Ash Wednesday came early for me this week in the form of everyone’s favorite midwinter reminder of our mortality: the common cold. I could barely get off the couch, and laid there all the while aware of each labored breath, of every constrained blood vessel in my brain, and of all the achy joints that normally allow for locomotion. When you feel like dirt, the words of imposition ring even more true:
“You are dust,
and to dust you shall return”
I’ve had a tenuous relationship with liturgical celebrations like Ash Wednesday, but over time I’ve come to appreciate them tremendously. Being smeared with ashes can seem morbid– and it can actually be morbid!– but it’s also a way to embrace our mortality, to remember our frailty, and to give thanks for the life that we have been given. Too, this practice grounds us in aspects of our weakness, which in a very Gospel way can then become strengths.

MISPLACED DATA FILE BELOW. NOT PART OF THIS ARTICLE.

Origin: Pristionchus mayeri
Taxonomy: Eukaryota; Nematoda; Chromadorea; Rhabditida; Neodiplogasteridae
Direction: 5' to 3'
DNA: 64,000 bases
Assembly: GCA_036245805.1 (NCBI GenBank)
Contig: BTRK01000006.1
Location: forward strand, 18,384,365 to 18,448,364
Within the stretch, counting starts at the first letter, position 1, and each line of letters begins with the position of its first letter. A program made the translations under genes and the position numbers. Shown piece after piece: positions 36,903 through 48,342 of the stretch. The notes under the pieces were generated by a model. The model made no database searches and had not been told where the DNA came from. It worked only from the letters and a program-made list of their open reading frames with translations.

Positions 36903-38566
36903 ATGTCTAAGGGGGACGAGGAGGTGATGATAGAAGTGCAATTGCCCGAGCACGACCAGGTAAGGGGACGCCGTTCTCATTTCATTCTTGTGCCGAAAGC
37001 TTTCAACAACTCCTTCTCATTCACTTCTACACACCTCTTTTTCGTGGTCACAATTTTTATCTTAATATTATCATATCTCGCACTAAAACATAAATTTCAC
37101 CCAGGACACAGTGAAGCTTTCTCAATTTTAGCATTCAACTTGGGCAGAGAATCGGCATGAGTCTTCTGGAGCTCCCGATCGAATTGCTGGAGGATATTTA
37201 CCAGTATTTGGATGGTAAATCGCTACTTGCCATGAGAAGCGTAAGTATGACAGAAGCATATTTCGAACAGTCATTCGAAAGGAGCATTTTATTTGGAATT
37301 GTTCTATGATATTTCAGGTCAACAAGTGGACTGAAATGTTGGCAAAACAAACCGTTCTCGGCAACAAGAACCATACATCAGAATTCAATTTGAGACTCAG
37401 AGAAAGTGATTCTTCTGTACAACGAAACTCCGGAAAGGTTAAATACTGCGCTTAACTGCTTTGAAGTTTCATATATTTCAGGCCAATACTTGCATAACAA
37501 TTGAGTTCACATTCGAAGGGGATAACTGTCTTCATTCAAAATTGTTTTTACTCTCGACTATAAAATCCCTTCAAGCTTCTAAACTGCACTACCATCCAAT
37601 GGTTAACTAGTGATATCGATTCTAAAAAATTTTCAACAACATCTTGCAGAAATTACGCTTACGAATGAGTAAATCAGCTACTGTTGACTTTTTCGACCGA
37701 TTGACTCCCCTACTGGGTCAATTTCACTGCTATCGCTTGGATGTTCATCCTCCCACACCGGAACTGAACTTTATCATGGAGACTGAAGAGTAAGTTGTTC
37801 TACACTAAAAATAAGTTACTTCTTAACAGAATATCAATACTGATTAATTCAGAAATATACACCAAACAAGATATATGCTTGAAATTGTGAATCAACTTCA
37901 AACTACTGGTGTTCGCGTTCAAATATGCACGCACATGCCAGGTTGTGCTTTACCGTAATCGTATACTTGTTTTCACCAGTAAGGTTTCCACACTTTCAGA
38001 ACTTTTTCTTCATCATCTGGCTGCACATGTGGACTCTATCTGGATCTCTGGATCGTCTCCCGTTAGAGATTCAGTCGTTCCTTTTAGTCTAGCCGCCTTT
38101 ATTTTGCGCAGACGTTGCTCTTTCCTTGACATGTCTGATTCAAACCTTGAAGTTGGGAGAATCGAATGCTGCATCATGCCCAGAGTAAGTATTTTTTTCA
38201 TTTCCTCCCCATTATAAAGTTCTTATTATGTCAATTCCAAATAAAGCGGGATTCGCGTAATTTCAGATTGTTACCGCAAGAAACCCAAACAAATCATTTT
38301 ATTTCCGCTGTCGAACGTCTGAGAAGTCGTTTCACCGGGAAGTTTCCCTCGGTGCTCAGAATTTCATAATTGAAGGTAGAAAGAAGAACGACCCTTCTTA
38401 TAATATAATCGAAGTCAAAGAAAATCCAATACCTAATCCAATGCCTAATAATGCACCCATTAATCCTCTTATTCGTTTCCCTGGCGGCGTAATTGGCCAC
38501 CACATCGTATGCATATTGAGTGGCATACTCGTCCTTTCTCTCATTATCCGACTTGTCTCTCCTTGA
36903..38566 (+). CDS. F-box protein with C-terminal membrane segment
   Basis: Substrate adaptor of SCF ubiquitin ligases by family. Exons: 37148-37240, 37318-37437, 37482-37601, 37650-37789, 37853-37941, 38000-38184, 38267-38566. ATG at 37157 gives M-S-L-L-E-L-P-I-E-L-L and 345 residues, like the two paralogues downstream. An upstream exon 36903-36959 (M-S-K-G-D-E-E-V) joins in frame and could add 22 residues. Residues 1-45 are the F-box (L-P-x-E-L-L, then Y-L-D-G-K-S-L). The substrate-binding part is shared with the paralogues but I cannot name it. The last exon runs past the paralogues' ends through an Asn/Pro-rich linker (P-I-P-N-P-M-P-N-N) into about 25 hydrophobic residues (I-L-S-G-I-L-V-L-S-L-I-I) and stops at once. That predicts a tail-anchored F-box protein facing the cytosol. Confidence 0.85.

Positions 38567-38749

It is from here that we begin our Lenten journey this Sunday at Common Table. We’re starting a series looking at the Passion Week emphases of the four Gospel accounts of Jesus’ life, beginning with Mark. The proper (shorter) ending to Mark is a stroke of great writing– a truncated, enigmatic conclusion to an epic story that creates all kinds of interest, and which ultimately leaves the outcome to the actions of the reader. It’s also a way to welcome in the daunting specter of Doubt, which when embraced becomes both an asset and a strengthening force.
We will explore this mystery at Jammin’ Java this Sunday, starting at 10:15. Please come to participate and add your voice to the conversation.